The legislative changes proposed in the Gas Supply and Other Legislation (Hydrogen Industry Development) Amendment Bill seek to provide a clear regulatory framework for the development, production and distribution of renewable hydrogen in Queensland. Ratification of the Bill is a crucial step in the expansion of the industry.
Queensland's role in renewable hydrogen
Queensland has potential to be among the world's largest producers and exporters of renewable hydrogen. However, the growth of the renewable hydrogen industry that has been proposed in the Queensland Hydrogen Industry Strategy 2019-2024 highlights the need for greater regulatory oversight concerning the production, transport, storage and distribution of hydrogen.
Current gas production and supply legislation
Currently, gas production and supply in Queensland is governed by the Gas Supply Act 2003 (GS Act) and the Petroleum and Gas (Petroleum and Safety) Act 2004 (P&G Act). As the growth of the hydrogen industry was not contemplated at the time this legislation was enacted, the legislative frameworks fail to adequately regulate hydrogen use and development in Queensland.
Accordingly, the Gas Supply and Other Legislation (Hydrogen Industry Development) Amendment Bill 2023 has been developed to address these deficiencies and to mitigate the current complexity and risk involved in developing hydrogen projects. The Bill will amend the GS Act and P&G Act to provide clear approval pathways for hydrogen and liquid hydrogen carrier pipelines and will extend the National Gas Law (NGL) to hydrogen, biomethane and other renewable gases.
Changes proposed under the Gas Supply and Other Legislation (Hydrogen Industry Development) Amendment Bill 2023
Gas Supply Act 2003
The GS Act will be amended to include definitions for a 'covered gas', 'primary gas' and 'gas blend' to ensure consistency with the NGL. Hydrogen and other gases such as biomethane, synthetic methane and a blend of other gases will fall within the scope of a 'covered gas'. The inclusion of these terms will enable distribution authority applications to be made for the transportation of a covered gas and for any relevant conditions to be imposed.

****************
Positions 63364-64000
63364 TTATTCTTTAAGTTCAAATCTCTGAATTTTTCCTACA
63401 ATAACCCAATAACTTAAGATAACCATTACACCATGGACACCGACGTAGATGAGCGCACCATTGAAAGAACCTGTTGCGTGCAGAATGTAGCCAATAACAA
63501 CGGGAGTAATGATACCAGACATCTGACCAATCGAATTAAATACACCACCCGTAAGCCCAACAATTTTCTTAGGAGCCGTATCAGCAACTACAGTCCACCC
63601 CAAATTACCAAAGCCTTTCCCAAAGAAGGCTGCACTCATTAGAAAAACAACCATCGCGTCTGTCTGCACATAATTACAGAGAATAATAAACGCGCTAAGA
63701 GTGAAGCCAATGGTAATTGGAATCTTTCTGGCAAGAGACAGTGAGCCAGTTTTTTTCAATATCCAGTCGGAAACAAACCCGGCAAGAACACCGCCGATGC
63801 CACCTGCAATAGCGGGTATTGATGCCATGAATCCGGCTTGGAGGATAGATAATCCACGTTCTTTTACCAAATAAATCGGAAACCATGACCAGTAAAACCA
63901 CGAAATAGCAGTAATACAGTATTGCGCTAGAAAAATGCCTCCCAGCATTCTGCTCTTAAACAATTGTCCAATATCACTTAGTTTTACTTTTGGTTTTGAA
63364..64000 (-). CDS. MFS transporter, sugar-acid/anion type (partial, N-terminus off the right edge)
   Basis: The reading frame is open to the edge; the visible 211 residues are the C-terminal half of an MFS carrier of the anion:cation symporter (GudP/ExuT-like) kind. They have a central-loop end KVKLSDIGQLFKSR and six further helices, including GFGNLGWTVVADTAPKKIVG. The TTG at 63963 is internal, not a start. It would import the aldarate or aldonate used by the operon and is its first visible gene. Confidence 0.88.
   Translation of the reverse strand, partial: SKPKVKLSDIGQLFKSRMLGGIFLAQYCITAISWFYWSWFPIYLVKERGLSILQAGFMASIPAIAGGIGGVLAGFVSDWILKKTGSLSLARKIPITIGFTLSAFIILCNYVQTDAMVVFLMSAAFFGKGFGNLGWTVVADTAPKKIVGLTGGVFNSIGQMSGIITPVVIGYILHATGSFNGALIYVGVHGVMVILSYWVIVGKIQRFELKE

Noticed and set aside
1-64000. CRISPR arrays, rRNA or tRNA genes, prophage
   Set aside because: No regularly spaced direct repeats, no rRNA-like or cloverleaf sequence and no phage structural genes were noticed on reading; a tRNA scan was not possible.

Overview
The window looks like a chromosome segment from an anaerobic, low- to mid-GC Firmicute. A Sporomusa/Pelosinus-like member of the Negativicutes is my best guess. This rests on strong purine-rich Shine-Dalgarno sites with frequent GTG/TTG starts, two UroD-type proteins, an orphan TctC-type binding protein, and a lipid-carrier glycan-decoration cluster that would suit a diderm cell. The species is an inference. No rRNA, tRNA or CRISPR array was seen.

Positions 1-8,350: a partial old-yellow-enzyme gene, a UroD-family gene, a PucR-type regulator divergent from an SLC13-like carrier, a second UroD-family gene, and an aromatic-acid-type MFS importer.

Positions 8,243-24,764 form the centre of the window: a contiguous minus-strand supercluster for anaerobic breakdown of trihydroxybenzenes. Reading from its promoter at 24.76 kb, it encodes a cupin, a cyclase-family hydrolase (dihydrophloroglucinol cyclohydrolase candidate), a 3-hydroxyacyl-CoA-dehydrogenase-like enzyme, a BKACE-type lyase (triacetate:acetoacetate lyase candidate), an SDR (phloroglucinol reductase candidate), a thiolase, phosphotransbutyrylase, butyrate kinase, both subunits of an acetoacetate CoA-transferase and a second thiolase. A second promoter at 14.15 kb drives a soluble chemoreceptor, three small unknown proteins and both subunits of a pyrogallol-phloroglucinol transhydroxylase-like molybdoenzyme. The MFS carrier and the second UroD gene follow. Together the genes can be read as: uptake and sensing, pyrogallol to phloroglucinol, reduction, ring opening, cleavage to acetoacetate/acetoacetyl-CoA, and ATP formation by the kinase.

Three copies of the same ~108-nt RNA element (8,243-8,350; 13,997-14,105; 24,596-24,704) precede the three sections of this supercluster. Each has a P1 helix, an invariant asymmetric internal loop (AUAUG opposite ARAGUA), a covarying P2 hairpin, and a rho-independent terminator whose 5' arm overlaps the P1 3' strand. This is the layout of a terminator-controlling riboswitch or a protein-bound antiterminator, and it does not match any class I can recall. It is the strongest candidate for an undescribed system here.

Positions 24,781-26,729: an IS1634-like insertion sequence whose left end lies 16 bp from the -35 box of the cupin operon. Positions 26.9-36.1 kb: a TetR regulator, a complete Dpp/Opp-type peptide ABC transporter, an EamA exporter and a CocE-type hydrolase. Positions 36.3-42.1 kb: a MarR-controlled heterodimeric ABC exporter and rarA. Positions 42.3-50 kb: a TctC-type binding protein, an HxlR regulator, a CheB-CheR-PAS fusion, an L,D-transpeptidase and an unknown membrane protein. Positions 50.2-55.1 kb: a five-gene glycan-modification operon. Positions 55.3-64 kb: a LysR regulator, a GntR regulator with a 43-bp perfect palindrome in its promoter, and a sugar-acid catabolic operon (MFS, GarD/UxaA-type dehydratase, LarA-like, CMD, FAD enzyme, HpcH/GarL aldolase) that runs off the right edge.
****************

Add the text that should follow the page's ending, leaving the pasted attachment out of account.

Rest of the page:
Requirements for ring fencing, connection contracts, metering and control apparatus, distribution officers, reticulated gas supply, sufficiency of supply, distribution network codes and general offences will also be introduced for covered gases in the amended GS Act.
Petroleum and Gas (Production and Safety) Act 2004
The Bill proposes to extend the existing petroleum and gas pipeline licensing pathway to transmission pipelines for hydrogen, hydrogen gas blends and other regulated substances, such as methanol and ammonia. The extension of the licensing pathway will streamline the current process in Queensland. Under the existing P&G Act, a hydrogen pipeline cannot be constructed on private land without an easement or written agreement with the relevant landholders and native title parties. Reaching a mutual agreement often requires a range of arbitration and resolution measures involving significant expenditure of time and resources for all stakeholders .
However, the P&G Act will still require developers to make an application, consider any impact upon cultural heritage in the proposed area, and provide a regional interest development approval .
The lack of a specific regulatory framework administering hydrogen development and use has been a hindrance to the progress of the renewable hydrogen industry in Queensland. The Bill will support the growth of the industry in Queensland and assist in achieving decarbonisation targets by widening the scope of definitions in the GS Act to match the NGL and consolidating the application process in the P&G Act to reduce the burden for proponents to build hydrogen transmission pipelines.
We will provide further updates as changes take place and, if you would like to discuss the Bill in the meantime, we invite you to contact partner Leanne O'Neill.
Cooper Grace Ward is a leading Australian law firm based in Brisbane.
This publication is for information only and is not legal advice. You should obtain advice that is specific to your circumstances and not rely on this publication as legal advice. If there are any issues you would like us to advise you on arising from this publication, please contact Cooper Grace Ward Lawyers.